7When he noticed how the guests chose the places of honor, he told them a parable. 8“When you are invited by someone to a wedding banquet, do not sit down at the place of honor, in case someone more distinguished than you has been invited by your host; 9and the host who invited both of you may come and say to you, ‘Give this person your place,’ and then in disgrace you would start to take the lowest place. 10But when you are invited, go and sit down at the lowest place, so that when your host comes, he may say to you, ‘Friend, move up higher’; then you will be honored in the presence of all who sit at the table with you. 11For all who exalt themselves will be humbled, and those who humble themselves will be exalted.”
12He said also to the one who had invited him, “When you give a luncheon or a dinner, do not invite your friends or your brothers or your relatives or rich neighbors, in case they may invite you in return, and you would be repaid. 13But when you give a banquet, invite the poor, the crippled, the lame, and the blind. 14And you will be blessed, because they cannot repay you, for you will be repaid at the resurrection of the righteous.”
Read the whole passage to see how Jesus was being set up and watched for a Sabbath violation. But Jesus turned the tables as he noticed the guests chose places honor. Where did Jesus sit? I suspect he stood at the side and watched until only one place was left, and he sat in the lowest place. His parable is not about manipulatively jockeying for the lowest seats so you can be moved up and honored but as a way of getting to verse 11, “All who exalt themselves will be humbled, and those who humble themselves will be exalted.” Jesus’ style hospitality is built on humility, on the elimination of social rank.
Jesus’ style hospitality also abandons social reciprocity. It’s not just that you don’t expect a return invitation; you purposely invite people who cannot return your invitation. Such hospitality is essential for inviting unexpected people to join us on the journey with Jesus. They need to know that we don’t consider them a project to make the church bigger, give money, work on a committee or tally a convert. They need to know we care about them as people on the same level as we care about each other.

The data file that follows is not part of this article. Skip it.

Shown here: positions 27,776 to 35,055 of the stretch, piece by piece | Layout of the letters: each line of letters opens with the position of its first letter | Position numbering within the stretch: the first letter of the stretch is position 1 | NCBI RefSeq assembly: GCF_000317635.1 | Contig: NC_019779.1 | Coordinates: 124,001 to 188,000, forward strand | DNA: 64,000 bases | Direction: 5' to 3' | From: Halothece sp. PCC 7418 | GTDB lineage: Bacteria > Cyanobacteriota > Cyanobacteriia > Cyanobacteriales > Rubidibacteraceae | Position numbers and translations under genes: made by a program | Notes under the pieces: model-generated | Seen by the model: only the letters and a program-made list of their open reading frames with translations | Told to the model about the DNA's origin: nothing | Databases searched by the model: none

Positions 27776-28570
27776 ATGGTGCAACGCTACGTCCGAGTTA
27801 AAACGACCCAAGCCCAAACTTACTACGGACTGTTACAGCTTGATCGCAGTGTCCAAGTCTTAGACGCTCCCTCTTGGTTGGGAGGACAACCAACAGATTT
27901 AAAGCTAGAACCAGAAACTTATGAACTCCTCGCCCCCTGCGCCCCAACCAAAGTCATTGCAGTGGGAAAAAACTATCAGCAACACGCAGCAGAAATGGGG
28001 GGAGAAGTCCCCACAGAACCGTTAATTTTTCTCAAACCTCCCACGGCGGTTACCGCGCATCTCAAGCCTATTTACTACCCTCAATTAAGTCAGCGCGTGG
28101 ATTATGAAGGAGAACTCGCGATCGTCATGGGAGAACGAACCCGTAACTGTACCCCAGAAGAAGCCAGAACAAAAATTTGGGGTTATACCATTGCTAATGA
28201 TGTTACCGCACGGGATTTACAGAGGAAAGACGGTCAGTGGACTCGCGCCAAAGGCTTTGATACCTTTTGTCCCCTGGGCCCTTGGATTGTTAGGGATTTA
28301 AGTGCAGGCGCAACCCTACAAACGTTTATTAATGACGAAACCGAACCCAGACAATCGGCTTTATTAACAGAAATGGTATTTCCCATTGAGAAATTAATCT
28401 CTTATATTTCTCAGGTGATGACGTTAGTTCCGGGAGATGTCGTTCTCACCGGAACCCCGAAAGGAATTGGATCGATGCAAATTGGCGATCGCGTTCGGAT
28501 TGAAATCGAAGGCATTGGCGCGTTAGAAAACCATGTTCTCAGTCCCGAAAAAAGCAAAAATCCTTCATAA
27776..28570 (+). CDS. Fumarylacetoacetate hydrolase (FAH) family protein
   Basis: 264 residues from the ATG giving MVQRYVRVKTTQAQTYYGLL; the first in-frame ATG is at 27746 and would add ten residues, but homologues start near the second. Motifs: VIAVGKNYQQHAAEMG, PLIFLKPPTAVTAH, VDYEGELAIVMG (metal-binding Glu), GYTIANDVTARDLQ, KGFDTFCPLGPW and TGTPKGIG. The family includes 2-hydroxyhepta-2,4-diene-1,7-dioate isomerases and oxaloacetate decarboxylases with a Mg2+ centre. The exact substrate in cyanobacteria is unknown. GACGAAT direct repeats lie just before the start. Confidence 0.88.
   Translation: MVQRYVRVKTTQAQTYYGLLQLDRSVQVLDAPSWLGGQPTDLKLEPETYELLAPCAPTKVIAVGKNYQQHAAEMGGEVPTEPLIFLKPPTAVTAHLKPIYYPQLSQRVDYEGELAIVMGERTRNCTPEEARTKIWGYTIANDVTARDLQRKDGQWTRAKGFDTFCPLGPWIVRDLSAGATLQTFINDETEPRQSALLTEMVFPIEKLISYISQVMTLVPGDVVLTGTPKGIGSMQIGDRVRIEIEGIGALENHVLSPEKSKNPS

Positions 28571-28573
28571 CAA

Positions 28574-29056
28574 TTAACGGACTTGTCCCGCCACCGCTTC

All of the guests heard Jesus speak to their host about giving a luncheon or dinner, but when he spoke of inviting the poor, the crippled, the lame and the blind, he raised it to a banquet. Those were the most unlikely guests, and he listed them again in the next parable he told in verses 15-24. We certainly have plenty of such people around us, but I would expand the unlikely guest list to include secular but spiritually hungry and hurting people. Many are the children and grandchildren of baby boomers who have little if any church or religious background. Missiologist Todd M. Johnson and his team at Gordon-Conwell Seminary's Center for the Study of Global Christianity, recently reported its Christianity in its Global Context, 1970-2020 Report. They found that 20 percent of those who do not identify themselves as Christians in North America do not “personally know” any Christians. That's over 13 million people—about the population of metropolitan Los Angeles. Plenty of them live here in Odessa, TX. To reach them requires Jesus’ style hospitality. They are the unlikely people to invite to join us on our journey with Jesus.

Friday, August 23, 2013

Freedom Days

Hebrews 12:18-29; Luke 13:10-17
August 25, 2013
© 2013

I went to Haiti for the first time in the early 80s on a Habitat for Humanity mission trip. Port au Prince was filled with beggars, many of whom were hunched-over women with crippled backs. I learned that they had worked sewing baseballs. Sports equipment, including baseballs was a major export for Haiti at the time. These women held the ball between bare feet as they pulled the single red thread to stitch them – down and up, down and up thousands of times a day. They were paid by the piece not the hour, so women worked as fast as they could. After a few years, their backs could not take the strain, and they were relegated to begging on the streets. I went back to Haiti in the late 90s and saw none of the hunched over women among the beggars. When I asked our host about this he told me that in the political turmoil and embargos following the fall of “Baby Doc” Duvalier, the sporting good manufactures had pulled out of Haiti, and the women who had been crippled by sewing baseballs had all since died. I think of these women when I read Luke 13:10-17.